Porsche AG: Comparison is not reason

Porsche AG: Comparison is not reason
Porsche AG: Comparison is not reason

The listing of the German manufacturer has not yet managed to excite investors.

A few days ago, Porsche reported quarterly results that were received lukewarmly. It is above all the expectations which disappoint: the turnover for 2024 should barely change compared to 2023, while the operating margin should decrease significantly.

Last month, management had already tried to prepare the ground by emphasizing that investments in the production of electric vehicles would compress profitability. Porsche is betting big on this category, but the bet is no longer entirely in keeping with the times.

After unleashing passions, electric vehicles almost act as a foil now. Their sales are falling everywhere and the valuations of American “pure players” have collapsed; even the big manufacturers are going backwards.

Naturally, comments on the valuation differential between Porsche and Ferrari are rife. The first exchanges at x16 its profits, the second at x51 its profits. From there to wanting to bet on a catch-up, there is only one step that some investors would be tempted to take.

However, and we were already careful to emphasize this a few months after its IPO, Porsche is not Ferrari. Already, its capital remains completely locked: Volkswagen holds 75.4%, the Piëch family 12.5%, and the Qatari sovereign fund 5%; suffice to say that the float is here reduced to almost nothing.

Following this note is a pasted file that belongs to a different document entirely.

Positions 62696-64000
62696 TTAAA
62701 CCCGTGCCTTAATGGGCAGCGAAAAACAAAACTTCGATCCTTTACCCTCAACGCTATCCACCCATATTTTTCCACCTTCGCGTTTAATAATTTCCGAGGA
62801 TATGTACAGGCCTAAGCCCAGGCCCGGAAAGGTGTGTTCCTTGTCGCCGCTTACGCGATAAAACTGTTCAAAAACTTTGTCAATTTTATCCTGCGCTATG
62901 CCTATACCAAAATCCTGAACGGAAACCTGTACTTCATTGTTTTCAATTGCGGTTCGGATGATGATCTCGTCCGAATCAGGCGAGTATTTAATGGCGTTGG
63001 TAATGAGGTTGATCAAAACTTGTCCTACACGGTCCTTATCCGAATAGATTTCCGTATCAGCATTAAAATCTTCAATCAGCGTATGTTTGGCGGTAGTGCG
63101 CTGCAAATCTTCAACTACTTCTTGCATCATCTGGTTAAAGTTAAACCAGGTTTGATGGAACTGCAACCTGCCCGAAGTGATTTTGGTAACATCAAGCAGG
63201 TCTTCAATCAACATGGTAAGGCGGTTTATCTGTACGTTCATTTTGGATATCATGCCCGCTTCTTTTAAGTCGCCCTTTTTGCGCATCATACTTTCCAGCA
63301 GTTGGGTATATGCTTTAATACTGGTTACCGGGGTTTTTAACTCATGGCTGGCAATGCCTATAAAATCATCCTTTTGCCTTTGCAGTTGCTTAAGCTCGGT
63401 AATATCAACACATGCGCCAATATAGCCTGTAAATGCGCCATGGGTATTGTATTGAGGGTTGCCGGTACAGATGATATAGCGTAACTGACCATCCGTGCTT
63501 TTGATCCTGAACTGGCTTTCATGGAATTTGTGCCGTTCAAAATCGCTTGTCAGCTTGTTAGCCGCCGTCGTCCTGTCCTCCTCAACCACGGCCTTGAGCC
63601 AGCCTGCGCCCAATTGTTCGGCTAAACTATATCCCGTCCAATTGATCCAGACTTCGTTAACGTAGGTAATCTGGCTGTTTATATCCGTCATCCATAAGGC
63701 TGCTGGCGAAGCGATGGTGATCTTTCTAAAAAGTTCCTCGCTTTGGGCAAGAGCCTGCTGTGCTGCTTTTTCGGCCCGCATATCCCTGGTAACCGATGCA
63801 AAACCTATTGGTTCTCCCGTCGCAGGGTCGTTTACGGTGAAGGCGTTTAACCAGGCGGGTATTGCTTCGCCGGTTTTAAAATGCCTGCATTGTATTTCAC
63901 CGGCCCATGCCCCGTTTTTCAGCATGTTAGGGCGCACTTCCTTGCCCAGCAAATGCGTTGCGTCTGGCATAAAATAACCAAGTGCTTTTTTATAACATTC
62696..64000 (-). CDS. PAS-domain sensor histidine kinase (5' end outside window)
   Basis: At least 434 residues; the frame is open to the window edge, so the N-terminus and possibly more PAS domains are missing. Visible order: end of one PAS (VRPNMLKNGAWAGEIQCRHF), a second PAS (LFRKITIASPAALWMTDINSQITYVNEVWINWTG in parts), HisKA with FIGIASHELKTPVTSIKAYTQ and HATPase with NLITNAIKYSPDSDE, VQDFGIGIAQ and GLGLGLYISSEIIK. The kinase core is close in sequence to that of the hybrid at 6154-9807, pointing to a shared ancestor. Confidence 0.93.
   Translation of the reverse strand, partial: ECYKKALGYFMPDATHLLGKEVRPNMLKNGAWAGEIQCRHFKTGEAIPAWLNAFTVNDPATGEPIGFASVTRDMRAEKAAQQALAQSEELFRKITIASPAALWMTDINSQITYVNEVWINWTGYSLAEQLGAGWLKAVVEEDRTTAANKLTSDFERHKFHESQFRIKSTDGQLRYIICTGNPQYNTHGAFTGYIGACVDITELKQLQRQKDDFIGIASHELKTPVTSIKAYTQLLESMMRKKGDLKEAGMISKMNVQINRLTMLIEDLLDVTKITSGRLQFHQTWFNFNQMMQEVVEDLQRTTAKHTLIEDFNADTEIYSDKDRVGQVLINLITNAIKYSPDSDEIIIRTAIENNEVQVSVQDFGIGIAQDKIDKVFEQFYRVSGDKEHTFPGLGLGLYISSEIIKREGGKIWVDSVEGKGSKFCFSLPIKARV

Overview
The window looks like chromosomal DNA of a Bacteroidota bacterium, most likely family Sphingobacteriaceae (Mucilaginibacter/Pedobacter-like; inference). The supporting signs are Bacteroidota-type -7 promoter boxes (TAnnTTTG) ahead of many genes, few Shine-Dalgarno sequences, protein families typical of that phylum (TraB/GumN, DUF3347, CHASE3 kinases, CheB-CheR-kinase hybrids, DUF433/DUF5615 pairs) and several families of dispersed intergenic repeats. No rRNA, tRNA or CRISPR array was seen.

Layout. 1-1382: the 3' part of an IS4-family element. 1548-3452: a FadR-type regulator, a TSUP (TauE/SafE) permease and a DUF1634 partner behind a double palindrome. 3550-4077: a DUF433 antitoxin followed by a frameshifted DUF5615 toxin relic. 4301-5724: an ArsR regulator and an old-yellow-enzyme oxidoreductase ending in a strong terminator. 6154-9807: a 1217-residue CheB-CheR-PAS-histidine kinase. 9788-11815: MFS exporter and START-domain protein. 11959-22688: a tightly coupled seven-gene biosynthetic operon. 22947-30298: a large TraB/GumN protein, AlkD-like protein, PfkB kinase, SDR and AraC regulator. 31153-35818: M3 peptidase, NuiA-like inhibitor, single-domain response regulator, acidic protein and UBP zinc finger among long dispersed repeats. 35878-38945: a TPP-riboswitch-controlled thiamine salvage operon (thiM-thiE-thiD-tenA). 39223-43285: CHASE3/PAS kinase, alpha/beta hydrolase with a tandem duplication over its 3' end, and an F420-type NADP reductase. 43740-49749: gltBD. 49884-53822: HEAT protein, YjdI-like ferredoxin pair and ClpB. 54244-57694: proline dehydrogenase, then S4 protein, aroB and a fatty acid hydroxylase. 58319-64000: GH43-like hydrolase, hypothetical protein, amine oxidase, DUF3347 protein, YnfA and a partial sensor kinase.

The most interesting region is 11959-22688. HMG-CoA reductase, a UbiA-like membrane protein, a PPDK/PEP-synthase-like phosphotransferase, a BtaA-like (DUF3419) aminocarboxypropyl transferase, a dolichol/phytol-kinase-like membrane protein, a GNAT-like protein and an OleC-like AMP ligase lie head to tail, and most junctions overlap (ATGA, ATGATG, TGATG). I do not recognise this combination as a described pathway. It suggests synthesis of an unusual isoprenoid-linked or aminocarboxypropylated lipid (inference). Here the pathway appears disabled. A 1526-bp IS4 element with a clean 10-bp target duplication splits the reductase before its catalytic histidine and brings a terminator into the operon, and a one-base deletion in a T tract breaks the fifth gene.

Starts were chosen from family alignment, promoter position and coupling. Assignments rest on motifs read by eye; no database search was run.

Then, the industrial strategies of the two manufacturers differ greatly. Ferrari broke away from Stellantis while Porsche’s production system remains attached to that of Volkswagen. Oliver Blume is also the managing director of both groups.

Their market positioning, finally, has nothing to do with it. Ferrari is an authentic luxury player, whereas Porsche remains one player among others in the high-end segment. Drawing a parallel with the fashion sector, a teasing analyst likened the first to Hermès and the second to Hugo Boss.

True luxury comes first and foremost from exclusivity. However, the German manufacturer builds twenty times more vehicles than the Italian, and it sells them at an average price twice as low.

Finally, exposure to the Chinese market – a Source of risk or opportunity depending on your perspective – is also twice as important at Porsche as at Ferrari.

Taken together, these elements largely justify the valuation gap between the two. They should be taken into account when we focus on the sharp discount of the Porsche Automobil Holding SE holding company.

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